I agree with Chloe, and with Elvi as well. As Rodge in The History Boys mentions: “History is just one f*cking thing after another.” If infiltrating the global entertainment scene had been the priority of our country at the point of our independence (providing that that point had been shifted way earlier than when the U.S Declaration of Independence was penned and initialed) then judging by our supreme ability to achieve all that we set out to, I would say the average American would be riveted by a Singaporean albeit slightly adjusted Little Nonya.

    Most of Singapore’s worries, as Chloe mentions, do come from the fact that we were simply too late. We are playing a game of catching up now.

  3. Mike "The Situation" says:

    fully agree, with everything so tightly controlled, having to constantly adhere to rules and regulations even when im sitting at home, watching tv. guess what? my shows are censored. thanks a lot. furthermore, with so many “guidelines” to follow, local directors, producers, scriptwriters have so little room to work with, stemming creative juices. Hence, our local movies or shows can never make it off this small island. The day it does, please either wake me up from my grave or we have changed our government (there i said it)

    P.S Stappp it and bring uncensored jersey shore to our shores. get it?

  4. June Tan says:

    Well said. I agree.

  5. Seth Cowan says:

    Indeed, like i cannot even remember when i last watched a local production. They are all the same plotwise and somehow i feel like their trying to inject some sort of moral education into me, like i havent had enough of that in school. overseas tv series totally thrashes local ones. and btw, i think our local actors and actresses are kinda lousy as well. nx 😛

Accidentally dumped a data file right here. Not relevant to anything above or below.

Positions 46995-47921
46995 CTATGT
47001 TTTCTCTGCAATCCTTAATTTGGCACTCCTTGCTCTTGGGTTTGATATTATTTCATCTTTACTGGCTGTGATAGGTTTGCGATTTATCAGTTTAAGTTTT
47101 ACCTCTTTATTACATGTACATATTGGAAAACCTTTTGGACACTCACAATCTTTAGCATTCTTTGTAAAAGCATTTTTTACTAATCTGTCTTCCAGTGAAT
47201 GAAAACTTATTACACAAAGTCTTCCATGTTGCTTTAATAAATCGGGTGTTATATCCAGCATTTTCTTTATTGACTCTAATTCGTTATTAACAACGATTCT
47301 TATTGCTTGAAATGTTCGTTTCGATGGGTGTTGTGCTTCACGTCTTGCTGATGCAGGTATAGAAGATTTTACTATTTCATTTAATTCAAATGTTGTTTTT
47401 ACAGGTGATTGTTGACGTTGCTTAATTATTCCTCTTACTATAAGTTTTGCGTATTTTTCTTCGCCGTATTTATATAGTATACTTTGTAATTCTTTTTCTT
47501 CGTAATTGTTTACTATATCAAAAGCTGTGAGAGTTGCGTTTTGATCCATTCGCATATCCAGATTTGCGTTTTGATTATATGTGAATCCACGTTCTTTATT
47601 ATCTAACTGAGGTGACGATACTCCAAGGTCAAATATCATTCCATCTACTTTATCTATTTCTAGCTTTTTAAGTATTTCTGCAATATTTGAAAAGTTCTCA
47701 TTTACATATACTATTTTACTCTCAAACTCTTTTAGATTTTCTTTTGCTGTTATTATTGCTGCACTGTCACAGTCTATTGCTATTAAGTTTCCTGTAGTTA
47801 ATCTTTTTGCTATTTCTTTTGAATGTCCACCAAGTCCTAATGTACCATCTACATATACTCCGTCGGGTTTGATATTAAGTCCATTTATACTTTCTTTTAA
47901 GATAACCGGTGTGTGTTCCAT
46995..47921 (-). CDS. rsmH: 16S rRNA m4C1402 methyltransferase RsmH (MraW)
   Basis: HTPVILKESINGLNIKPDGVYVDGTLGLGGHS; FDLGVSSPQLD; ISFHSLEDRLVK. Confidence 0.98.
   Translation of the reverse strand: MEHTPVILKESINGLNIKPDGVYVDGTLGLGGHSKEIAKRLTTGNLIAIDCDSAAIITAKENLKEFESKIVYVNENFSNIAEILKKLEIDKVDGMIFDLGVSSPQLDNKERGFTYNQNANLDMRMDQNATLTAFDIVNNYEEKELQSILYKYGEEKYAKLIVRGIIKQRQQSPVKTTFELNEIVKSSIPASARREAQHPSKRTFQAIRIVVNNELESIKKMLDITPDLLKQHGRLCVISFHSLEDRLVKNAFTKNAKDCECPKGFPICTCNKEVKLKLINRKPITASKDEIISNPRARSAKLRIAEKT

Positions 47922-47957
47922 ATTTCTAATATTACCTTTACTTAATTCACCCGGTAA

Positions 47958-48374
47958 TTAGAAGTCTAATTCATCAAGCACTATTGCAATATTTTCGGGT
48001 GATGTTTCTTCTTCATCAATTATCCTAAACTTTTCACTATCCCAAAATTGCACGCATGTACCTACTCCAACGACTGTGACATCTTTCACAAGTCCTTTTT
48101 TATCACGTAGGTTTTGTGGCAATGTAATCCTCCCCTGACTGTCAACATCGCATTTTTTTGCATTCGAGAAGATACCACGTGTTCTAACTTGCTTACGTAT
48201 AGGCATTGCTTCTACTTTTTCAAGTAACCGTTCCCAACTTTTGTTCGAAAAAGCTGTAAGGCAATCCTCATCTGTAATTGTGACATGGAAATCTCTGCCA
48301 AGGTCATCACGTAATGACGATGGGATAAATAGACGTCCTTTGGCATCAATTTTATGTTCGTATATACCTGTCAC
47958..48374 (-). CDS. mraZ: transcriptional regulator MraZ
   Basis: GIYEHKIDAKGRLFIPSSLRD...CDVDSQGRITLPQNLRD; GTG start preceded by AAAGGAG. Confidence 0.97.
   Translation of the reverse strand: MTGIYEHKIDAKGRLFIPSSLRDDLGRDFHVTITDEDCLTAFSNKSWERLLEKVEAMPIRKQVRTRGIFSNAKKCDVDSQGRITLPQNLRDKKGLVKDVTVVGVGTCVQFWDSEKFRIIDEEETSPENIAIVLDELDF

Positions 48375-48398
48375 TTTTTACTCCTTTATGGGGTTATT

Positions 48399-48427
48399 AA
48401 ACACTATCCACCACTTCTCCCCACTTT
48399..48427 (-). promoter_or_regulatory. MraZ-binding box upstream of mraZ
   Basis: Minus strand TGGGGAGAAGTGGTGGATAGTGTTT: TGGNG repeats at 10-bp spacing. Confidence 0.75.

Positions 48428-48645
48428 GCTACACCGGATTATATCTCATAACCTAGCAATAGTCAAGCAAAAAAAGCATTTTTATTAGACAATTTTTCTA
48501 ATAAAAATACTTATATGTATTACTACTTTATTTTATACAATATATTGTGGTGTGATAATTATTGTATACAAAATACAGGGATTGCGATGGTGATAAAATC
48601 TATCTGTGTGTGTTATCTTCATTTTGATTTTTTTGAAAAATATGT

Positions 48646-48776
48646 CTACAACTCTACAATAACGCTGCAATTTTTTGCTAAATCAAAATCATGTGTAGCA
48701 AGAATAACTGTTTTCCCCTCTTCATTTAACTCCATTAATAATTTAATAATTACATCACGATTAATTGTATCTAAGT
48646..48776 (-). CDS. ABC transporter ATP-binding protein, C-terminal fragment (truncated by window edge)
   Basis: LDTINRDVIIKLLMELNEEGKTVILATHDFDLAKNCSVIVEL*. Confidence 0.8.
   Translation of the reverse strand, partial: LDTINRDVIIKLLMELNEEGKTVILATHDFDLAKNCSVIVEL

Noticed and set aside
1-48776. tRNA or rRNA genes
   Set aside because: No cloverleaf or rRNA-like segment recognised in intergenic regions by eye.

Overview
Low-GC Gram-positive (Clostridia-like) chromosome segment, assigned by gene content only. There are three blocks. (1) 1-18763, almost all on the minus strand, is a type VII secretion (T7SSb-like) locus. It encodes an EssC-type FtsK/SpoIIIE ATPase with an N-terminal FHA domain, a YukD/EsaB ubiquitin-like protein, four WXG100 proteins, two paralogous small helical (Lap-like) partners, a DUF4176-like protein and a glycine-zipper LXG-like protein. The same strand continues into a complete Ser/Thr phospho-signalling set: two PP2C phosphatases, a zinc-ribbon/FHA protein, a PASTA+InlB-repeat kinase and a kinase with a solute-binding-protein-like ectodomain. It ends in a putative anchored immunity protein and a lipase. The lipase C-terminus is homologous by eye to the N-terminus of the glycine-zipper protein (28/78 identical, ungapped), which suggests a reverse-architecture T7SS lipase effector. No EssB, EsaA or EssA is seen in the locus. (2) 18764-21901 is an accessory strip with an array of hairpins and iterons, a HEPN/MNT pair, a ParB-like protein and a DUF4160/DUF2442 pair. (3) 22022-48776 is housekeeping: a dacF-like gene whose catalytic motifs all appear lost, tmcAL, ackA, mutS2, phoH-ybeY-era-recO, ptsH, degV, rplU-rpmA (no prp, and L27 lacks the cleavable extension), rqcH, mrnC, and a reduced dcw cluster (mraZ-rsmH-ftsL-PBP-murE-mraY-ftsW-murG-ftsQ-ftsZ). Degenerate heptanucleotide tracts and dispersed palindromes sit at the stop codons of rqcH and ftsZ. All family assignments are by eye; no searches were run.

• Yes I fully agree! There is always some sort of moral lesson behind every single local production. Gets pretty dry and boring and eventually you can even tell what they’re trying to put across before the episode even ends. The local actors and actresses need to brush up on their skills since their non verbal communication isn’t very convincing on screen

  6. D says:

    I agree. But so long as we have our Asian pride and not be influenced by the American culture, we can preserve our identity.

  7. LLL says:

    Another problem that compounds this situation is the mindset that many Singaporeans have. Most of them think that homegrown artists lack talent/creativity that artists from countries like USA have, and thus do not support local artists. Without the support from their fellow citizens, how are they supposed to thrive, let alone survive, in the industry?

    A prime example is Corrinne May. May was born and bred in Singapore, all the way until she left to pursue music in Berklee. According to an online source, “in order to pursue her dreams in music, she moved to Los Angeles in 1999.” Why didn’t she come back to Singapore , her home, to pursue her dreams? She obviously knew better. When May made it big in the music industry and rose to fame in the States/overseas, many Singaporeans naturally assumed that she was talent from overseas, a factor that I attribute to her success amongst Singaporeans (I am not, however, discounting her talent). If she had started her career here in Singapore, I highly doubt she would be where she is today.

    In a similar vein, Inch Chua, a local song writer/singer and multi-instrumentalist, left Singapore earlier this year to pursue her career in music in Los Angeles, a place she said “has a more progressive environment for the arts”. She wrote an angry letter on Facebook, expressing her displeasure in the lack of reception of Singaporeans to local talent (http://sg.news.yahoo.com/blogs/musicscene/inch-chua-slams-lack-support-local-musicians-093158107.html). Despite being the first Singapore solo artist to be invited to the prestigious South by Southwest Music Festival, she did not receive any replies when she applied from various grants from several Government bodies like National Arts Council and Singapore International Foundtion.

    With the government exemplifying such support and mindset, how can local artists transcend regional boundaries? And how can more talent be cultivated in this hostile environment?